Lombardi suggests Sagan could become ‘a future Eddy Merckx’
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Saturday, November 03, 2012

Lombardi suggests Sagan could become ‘a future Eddy Merckx’

by VeloNation Press at 1:00 PM EST   comments
Categories: Pro Cycling
 
Former pro enthuses about rider’s versatility and strength

Peter SaganAlready tipped for the top and possibly even for overall Grand Tour success by Sean Kelly, Peter Sagan has received another glowing endorsement. This time, the superlatives are even greater, with former pro Giovanni Lombardi suggesting that the Slovakian could even approach the feats of the best rider of all time: Eddy Merckx.

Lombardi coaches the 22 year old wunderkind and has watched him develop year on year. His steady progression and the fact that he has many seasons of improvement left ahead means that Lombardi is confident great things could be in store.

“What he has achieved at his age is amazing,” he told Cyclism’Actu. “In 22 years, he has already ridden his first Grand Tour and has even won several stages. He has even won the points classification. What it lacks is a big Classic, but I'm sure it will not take long.”

Physically, he’s confident that he will keep improving. However he does have one concern. “He is still very young and still needs to grow physically. He must pay attention in terms of his mentality, because with all he has won at his age, it is dangerous; it is possible to lose motivation.

Apart from his successful debut Tour, Sagan has also won three stages in the 2011 Vuelta a España, taken overall success in that year’s Tour de Pologne and Giro di Sardegna, and also scooped stages in Paris-Nice, the Tour de Suisse, Tirreno-Adriatico, the Tour de Romandie and the Tour of Oman.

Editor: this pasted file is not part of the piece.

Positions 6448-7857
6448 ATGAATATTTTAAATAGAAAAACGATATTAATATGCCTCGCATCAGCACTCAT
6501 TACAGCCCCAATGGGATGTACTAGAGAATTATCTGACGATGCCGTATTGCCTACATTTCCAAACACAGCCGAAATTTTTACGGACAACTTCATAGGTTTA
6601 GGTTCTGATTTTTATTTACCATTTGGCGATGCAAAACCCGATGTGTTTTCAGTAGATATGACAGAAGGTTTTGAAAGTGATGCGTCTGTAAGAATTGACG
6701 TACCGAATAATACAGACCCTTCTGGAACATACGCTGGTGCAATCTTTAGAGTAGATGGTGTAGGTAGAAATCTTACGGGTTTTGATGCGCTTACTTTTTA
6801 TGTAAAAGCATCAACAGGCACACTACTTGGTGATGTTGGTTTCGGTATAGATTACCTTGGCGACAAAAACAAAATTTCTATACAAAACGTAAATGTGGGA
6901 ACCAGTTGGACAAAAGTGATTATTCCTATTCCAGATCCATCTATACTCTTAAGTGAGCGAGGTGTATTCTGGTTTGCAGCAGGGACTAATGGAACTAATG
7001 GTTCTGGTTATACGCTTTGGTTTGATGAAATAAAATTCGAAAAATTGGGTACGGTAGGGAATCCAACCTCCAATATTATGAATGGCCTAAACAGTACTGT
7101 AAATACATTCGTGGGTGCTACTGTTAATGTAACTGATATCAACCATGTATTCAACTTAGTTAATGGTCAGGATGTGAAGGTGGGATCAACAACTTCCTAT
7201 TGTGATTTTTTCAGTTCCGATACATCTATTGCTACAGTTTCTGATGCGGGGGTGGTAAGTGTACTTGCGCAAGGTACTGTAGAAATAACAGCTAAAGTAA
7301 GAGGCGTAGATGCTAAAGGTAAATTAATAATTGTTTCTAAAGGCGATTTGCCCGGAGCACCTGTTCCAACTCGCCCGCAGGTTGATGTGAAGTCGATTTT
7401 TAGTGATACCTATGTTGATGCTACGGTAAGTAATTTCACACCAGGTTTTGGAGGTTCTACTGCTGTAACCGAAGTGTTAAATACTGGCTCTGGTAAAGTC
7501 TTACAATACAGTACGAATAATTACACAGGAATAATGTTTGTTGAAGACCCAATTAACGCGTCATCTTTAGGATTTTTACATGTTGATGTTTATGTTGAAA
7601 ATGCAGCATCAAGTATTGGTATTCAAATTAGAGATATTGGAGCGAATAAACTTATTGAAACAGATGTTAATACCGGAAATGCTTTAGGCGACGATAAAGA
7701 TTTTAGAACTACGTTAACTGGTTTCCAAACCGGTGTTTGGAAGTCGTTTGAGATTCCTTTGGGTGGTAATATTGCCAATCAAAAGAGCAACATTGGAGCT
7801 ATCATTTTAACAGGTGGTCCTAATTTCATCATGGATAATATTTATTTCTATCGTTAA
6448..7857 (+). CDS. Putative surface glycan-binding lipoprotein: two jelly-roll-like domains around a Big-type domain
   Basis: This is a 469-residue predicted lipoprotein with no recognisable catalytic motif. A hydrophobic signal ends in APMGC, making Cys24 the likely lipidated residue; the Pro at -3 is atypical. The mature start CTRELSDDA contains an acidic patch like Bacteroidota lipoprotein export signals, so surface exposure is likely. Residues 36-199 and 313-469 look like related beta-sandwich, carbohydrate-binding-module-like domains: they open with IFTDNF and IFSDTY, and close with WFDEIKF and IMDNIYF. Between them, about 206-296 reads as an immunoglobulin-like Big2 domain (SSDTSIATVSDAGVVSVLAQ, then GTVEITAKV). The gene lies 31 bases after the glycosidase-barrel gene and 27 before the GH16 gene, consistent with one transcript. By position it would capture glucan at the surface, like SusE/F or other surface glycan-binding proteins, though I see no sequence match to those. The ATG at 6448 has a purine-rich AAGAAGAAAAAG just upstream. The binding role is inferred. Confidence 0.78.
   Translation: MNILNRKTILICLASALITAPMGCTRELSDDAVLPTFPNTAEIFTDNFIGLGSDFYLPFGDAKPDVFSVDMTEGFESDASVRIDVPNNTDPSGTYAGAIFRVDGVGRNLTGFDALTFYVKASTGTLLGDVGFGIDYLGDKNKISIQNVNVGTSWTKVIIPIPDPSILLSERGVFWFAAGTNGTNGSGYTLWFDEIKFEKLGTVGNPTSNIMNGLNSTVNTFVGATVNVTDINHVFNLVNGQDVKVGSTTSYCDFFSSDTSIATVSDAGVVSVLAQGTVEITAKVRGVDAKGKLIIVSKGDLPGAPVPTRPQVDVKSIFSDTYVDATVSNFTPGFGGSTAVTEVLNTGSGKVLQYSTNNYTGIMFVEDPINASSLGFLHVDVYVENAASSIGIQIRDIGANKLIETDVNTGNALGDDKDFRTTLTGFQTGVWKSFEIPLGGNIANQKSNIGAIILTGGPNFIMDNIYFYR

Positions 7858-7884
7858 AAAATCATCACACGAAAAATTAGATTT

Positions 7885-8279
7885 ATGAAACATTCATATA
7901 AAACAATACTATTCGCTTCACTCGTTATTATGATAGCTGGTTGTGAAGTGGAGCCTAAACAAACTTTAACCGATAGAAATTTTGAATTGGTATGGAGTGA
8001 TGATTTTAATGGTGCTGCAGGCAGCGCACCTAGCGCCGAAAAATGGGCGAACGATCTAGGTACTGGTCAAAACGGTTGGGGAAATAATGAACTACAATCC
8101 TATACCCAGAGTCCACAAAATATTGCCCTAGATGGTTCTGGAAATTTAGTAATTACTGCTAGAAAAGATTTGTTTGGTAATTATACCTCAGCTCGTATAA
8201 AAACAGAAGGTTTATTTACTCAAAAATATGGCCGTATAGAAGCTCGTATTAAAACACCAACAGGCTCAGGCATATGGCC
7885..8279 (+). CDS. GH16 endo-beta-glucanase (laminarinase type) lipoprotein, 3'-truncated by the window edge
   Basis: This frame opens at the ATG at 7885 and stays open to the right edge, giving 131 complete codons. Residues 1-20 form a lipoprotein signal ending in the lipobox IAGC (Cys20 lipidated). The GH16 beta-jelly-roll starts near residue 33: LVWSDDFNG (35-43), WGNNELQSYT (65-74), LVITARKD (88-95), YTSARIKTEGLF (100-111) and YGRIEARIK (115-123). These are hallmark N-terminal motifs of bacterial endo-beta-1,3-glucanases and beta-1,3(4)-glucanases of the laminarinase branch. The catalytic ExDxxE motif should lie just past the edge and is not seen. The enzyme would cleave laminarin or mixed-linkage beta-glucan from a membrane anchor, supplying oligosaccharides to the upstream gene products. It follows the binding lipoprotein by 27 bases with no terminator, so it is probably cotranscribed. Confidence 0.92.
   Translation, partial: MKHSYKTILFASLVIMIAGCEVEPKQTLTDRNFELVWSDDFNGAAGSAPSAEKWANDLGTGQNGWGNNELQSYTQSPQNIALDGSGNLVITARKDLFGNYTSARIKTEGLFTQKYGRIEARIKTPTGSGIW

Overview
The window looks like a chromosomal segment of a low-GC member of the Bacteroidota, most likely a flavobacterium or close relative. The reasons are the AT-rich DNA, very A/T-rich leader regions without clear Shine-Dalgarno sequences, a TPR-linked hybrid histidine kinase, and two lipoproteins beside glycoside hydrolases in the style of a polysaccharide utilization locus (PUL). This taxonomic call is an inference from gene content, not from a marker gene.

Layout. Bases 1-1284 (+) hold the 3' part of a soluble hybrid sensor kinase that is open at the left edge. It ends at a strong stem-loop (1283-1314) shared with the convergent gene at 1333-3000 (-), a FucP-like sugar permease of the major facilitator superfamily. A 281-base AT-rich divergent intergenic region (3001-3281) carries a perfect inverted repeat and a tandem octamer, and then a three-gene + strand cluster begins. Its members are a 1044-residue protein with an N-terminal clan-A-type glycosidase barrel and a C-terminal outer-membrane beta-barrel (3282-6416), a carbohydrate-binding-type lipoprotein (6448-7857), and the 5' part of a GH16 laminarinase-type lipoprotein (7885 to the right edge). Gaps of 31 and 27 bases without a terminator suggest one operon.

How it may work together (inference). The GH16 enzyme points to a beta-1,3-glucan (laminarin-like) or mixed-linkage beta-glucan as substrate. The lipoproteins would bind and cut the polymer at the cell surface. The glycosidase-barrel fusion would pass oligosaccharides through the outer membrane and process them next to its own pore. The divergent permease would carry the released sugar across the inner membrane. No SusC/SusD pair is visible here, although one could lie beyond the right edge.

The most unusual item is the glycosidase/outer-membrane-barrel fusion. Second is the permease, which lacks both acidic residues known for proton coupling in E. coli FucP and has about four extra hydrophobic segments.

Earlier this year he clocked up five stage wins in the Tour of California, giving another example of his sprinting speed.

For Kelly, Sagan’s versatility is the most impressive aspect. “I was expecting him to win stages in Belgium, in Seraing, on some of the uphill finishes where it kicks up in the last two or three kilometres,” he told VeloNation just after the Tour de France. “But winning a flat stage there against Greipel and the other pure sprinters was impressive.

“Then he went on to ride so well on the day he was in the break. The other guys were trying to blow him out on the climb; Luis Leon Sanchez tried to distance him, but it didn’t happen. Sagan got into his pace and worked away. We could see then that he was really strong, because he came right back at them. That was impressive.”

He said that in addition to the natural progression he will make as he gets older, Sagan has further room to improve. Kelly believes he can lose three or four kilos, and that this will make a big difference to his climbing ability.

“If you are three kilos over, it will really catch you on the long climbs. You can climb for five or six kilometres, but when it is fifteen or eighteen kilometres, that is where it really comes back at you. What he needs to do is look after himself better. He needs to be put in the Wiggins diet and, if he does that, he will be consistently better on the big climbs.”

Lombardi also emphasises the versatility aspect. “He is very competitive on time trial stages; you could see that in the Tour de Suisse [where he beat Fabian Cancellara to win the hilly prologue – ed.] He also has a beautiful burst of speed...he was able to compete with Mark Cavendish, and that’s not a small thing. He also manages well on the finishes for puncheurs [short, steep ramps].

“Ultimately, he is the best cyclist in the world…the most complete. A future Eddy Merckx!”
 

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